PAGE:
On the other extreme . . . is CG. You model something in CG and it has a mass; the eye picks up the mass. The more you give the eye, the more it demands. This is why I think realistic CG animation will never work. I see all these technological advances, but when you try to get close to reality, that’s when the eye starts to pick up the small details, and it ruins the illusion. In CG productions, in order to achieve a level of believability, you need to have the budget of a major studio like Pixar, Blue Sky, DreamWorks. They are able to get you interested, and you don’t look at the characters just as modeled polygons. The reason is they have tons of money and tons of people working on these; they have budgets of 100 million dollars per feature. I think only about 10% of the potential of CG has been properly explored. Every studio, every animation student wants to be the next Pixar. I recently had an interview with a few guys in Madrid who said: “We’re going to be the next Pixar!” How? You have a budget of 2 million dollars – how will you beat Pixar?

JK: Do you think it’s possible to make animated documentaries with CG?

YG: Of course. You know . . . there was a big discussion about whether or not Bashir was a documentary. At one point, Ari was giving numerous interviews each day, and they kept asking him, “Is it a documentary?” By the end he got fed up and he said, “You know what? It’s whatever you want it to be.” CG can be anything. It’s a tool; it’s nothing more than a tool. I don’t mean to come off like I hate CG – I don’t hate CG, I just hate what’s being done with it because everyone is trying to do the same thing. I don’t think traditional or clay animation has been fully explored yet, either. With clay animation – you have Aardman as one example and Jan Svankmajer as another these are crazy examples of the extremes in styles of clay animation. CG can go much, much further. Animation is not just a kids’ medium; it’s an art field. And as an art field, it can deal with anything, any topic. This is something that really pissed off Winsor McCay. He saw animation as an art form; he was an artist and was frustrated that his work became known as something only for kids. Kids are a great audience, of course . . . but animation can be anything, I think.

JK: Do you plan on making any more animated documentaries?

YG: No, I try to do as many different kinds of projects as I can and not confine myself or limit myself.

Past, Present, and Futurological

Folman and Goodman are teaming up again on a new feature that’s loosely based on Polish science-fiction writer Stanislaw Lem’s novella called The Futurological Congress, which focuses on a futuristic drug-enhanced society. Best known for writing Solaris, Lem’s themes include satirical looks at future utopian societies and are the source of inspiration for the creative combination of live-action with animation.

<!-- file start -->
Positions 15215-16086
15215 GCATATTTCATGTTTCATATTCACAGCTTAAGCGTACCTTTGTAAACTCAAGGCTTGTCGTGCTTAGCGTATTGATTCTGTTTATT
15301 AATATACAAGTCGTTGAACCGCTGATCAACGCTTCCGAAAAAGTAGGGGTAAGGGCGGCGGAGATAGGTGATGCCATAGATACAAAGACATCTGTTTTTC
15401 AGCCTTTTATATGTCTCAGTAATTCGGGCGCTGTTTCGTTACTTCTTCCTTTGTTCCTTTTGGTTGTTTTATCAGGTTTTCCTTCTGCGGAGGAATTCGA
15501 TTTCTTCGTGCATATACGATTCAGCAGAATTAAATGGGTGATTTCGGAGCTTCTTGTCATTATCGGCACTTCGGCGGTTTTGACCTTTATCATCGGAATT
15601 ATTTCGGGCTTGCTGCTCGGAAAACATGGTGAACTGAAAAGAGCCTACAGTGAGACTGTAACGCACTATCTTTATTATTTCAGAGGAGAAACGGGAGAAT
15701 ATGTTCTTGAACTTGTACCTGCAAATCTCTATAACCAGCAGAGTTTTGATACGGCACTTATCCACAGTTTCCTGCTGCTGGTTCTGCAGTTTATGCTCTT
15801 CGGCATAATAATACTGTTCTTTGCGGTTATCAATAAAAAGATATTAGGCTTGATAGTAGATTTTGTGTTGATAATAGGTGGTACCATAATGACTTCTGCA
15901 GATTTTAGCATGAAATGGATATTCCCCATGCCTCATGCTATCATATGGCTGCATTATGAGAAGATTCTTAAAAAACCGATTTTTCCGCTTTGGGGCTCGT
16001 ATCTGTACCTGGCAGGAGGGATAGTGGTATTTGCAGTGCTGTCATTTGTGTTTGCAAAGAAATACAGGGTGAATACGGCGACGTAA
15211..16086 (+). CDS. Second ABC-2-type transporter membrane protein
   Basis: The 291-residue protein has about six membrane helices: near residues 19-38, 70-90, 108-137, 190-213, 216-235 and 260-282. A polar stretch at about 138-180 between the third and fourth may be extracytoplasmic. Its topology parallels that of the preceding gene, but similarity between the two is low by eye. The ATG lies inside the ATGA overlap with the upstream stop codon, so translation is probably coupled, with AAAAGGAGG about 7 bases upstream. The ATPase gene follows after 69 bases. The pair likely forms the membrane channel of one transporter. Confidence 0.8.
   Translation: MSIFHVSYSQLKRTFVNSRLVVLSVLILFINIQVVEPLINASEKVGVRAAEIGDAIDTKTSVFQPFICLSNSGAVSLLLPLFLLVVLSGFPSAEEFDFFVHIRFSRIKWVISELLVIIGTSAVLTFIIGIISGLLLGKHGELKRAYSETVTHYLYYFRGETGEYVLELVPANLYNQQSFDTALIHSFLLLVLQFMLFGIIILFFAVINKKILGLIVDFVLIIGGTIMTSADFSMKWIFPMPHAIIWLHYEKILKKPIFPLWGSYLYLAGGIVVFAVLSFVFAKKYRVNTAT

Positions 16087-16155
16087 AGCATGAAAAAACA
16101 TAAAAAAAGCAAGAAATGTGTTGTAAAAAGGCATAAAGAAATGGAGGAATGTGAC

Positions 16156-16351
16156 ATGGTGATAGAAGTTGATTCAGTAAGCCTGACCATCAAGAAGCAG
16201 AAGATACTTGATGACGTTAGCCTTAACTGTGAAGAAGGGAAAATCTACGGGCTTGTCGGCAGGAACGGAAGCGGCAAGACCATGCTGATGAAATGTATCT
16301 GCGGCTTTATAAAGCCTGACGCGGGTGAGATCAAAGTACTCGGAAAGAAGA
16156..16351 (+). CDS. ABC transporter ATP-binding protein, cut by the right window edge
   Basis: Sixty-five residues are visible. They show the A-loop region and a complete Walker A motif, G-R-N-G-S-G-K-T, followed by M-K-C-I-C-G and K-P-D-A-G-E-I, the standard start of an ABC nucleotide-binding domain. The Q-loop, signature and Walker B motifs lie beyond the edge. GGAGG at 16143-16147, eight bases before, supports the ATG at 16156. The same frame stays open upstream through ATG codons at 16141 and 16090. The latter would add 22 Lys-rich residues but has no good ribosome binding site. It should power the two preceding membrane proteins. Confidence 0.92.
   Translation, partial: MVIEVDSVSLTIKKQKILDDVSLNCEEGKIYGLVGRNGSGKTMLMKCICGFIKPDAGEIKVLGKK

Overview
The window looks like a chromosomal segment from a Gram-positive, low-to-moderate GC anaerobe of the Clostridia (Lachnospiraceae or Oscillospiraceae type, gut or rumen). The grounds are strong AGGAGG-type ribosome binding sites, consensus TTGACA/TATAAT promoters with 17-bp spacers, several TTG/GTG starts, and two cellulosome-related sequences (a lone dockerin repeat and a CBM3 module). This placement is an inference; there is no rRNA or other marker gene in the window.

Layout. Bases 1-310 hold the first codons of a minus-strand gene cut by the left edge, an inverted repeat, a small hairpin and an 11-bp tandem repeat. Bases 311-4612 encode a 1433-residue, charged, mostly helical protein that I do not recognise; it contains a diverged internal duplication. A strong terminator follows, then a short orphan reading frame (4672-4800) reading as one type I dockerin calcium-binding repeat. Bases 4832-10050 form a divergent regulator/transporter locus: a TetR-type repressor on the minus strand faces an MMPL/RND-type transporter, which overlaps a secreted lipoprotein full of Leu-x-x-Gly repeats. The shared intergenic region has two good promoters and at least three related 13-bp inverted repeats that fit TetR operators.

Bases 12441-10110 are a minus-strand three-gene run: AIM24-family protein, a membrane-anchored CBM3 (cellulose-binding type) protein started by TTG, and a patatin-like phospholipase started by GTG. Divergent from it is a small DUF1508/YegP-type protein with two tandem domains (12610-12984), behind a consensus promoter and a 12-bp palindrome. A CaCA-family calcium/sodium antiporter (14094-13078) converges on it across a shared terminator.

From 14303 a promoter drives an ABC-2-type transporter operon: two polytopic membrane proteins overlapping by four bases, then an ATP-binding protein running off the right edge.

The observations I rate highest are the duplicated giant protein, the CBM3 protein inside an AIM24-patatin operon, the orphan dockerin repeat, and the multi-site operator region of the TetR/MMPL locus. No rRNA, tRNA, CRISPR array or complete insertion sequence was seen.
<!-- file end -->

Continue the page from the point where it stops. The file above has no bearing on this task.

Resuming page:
JK: How far along are you in the production of The Congress?

YG: The live-action footage was already shot in Los Angeles and in Germany and it stars Robin Wright, Harvey Keitel, and Paul Giamatti. The Congress is very different in every aspect from Bashir. I have my team in place and David [Polonsky] has his in place. We’re currently working on the animatics.

JK: What’s the style of the animation going to look like?

YG: Right now Ari’s editing the footage, and I’m deep in the look development stage. Nothing is set yet – it’s not going to be released until 2013, so it’s still too early to have any finished images. The images that have already been put online are a more advanced version of what we did for Bashir, but they don’t feel right so we’re still exploring.

JK: What sorts of things are you exploring?

YG: Mainly movement. We’re exploring traditional, frame-by-frame animation from the Thirties and Forties.

JK: What’s been your favorite project so far?

YG: All of them. It’s hard to say – well, Bashir was amazing. It was an amazing ride because I was part of creating a feature, and a fantastic subject. It was a dream come true in every aspect, and Ari’s really amazing to work with because he gives you your space. You can have your say in almost anything, and it was an amazing process. I learned tons from it.

Waltz With Bashir - Courtesy of Bridgit Folman Films Gang LTD. 2009.

Waltz With Bashir - Courtesy of Bridgit Folman Films Gang LTD. 2009.

Judith Kriger
is a Los Angeles, CA-based independent filmmaker and animator. She has worked professionally in the entertainment industry for over 20 years on various projects for film, broadcast, video games and the web. Ms. Kriger’s credits include: Cats and Dogs, Antz, A Simple Wish, Bebe’s Kids, South Park, Ren and Stimpy, The Family Dog and various Doughboy commercials. Ms. Kriger produces, directs and animates her own independent films and is currently working on an animated project about the Hebrew alphabet. She is an Assistant Professor of Film and Television at the Dodge College of Film and Media Arts at Chapman University. Ms. Kriger teaches introductory and advanced courses in 3D animation and visual effects production. Animated Realism is available now at Amazon, Barnes and Nobles, and wherever fine books are sold.

1 Comment

1 Comment

  •    tim giarrosso said on January 23, 2012 at 7:22 pm

    Great to get under the hood of a master of animation. To hear how the ‘roots’ of animation still hold true today and the primeval guts of motion sequencing is still best served in a half state between realism and cartooning to let the viewers brain fill in the gaps and recreate reality on their own terms. That’s the deep connect of story and imagination that makes a film an experience rather than celluloid strips playing from a light box. Can’t wait to see Yoni’s next endeavor.